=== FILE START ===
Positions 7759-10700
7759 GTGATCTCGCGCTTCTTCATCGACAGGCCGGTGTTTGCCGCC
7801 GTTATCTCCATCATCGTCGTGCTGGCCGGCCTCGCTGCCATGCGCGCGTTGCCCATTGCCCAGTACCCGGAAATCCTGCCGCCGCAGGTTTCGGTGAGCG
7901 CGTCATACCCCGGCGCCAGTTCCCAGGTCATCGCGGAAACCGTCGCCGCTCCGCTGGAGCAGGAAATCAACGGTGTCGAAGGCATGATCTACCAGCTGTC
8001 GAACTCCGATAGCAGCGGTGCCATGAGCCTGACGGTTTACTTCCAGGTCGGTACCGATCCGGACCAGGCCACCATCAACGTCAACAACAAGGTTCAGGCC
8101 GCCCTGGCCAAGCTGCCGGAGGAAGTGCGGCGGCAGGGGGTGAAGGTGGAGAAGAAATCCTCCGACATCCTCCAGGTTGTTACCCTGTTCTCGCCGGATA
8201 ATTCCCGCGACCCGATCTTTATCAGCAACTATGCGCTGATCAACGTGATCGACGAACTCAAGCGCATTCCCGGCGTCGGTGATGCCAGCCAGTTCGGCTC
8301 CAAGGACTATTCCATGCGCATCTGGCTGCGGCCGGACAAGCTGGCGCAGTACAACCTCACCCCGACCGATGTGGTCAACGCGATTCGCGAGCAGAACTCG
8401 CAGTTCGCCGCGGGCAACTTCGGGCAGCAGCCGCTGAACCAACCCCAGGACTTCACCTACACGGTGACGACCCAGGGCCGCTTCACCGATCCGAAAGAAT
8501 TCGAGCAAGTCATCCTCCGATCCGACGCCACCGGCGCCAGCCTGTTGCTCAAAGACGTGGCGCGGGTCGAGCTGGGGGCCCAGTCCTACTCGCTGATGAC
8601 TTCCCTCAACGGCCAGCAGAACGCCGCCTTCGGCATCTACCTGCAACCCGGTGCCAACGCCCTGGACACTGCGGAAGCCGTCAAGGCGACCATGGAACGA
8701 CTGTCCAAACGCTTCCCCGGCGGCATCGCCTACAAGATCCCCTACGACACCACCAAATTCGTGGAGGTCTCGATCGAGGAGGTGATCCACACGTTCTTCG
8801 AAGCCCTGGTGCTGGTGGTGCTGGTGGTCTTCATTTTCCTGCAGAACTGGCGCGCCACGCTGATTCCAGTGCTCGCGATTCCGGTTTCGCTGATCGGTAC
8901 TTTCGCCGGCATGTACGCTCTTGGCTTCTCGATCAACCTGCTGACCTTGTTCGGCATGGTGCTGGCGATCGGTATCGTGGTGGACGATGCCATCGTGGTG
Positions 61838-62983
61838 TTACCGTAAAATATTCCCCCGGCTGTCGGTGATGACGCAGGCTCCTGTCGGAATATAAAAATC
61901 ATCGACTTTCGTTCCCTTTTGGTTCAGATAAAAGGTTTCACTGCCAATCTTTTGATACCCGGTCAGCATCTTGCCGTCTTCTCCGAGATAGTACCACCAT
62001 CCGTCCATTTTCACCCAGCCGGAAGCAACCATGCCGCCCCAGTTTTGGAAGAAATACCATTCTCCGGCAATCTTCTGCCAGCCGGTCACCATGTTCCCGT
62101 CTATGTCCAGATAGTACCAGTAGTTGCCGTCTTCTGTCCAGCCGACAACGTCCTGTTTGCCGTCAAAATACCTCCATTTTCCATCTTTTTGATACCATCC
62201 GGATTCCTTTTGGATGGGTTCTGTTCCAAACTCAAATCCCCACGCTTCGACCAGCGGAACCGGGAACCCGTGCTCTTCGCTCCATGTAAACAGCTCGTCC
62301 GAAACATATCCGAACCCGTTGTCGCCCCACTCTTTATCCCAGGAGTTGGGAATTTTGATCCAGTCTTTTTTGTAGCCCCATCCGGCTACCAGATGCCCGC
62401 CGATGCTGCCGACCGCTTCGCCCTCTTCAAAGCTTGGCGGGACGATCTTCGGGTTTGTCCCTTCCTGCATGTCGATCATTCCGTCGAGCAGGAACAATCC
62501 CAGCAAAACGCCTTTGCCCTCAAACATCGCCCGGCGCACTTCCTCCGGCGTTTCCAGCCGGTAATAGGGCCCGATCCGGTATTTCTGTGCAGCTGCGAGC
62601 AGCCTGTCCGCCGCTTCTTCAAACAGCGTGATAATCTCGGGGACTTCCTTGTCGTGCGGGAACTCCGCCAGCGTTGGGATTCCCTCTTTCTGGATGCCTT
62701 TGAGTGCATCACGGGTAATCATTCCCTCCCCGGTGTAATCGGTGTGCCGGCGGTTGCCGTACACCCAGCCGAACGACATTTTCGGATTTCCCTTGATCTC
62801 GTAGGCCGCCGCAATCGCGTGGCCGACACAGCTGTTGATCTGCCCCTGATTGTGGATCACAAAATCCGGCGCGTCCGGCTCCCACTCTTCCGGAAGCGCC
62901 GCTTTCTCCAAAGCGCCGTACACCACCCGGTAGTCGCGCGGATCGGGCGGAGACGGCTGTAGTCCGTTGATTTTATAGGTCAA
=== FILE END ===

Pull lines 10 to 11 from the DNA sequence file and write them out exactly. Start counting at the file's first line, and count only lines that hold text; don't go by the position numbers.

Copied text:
8501 TCGAGCAAGTCATCCTCCGATCCGACGCCACCGGCGCCAGCCTGTTGCTCAAAGACGTGGCGCGGGTCGAGCTGGGGGCCCAGTCCTACTCGCTGATGAC
8601 TTCCCTCAACGGCCAGCAGAACGCCGCCTTCGGCATCTACCTGCAACCCGGTGCCAACGCCCTGGACACTGCGGAAGCCGTCAAGGCGACCATGGAACGA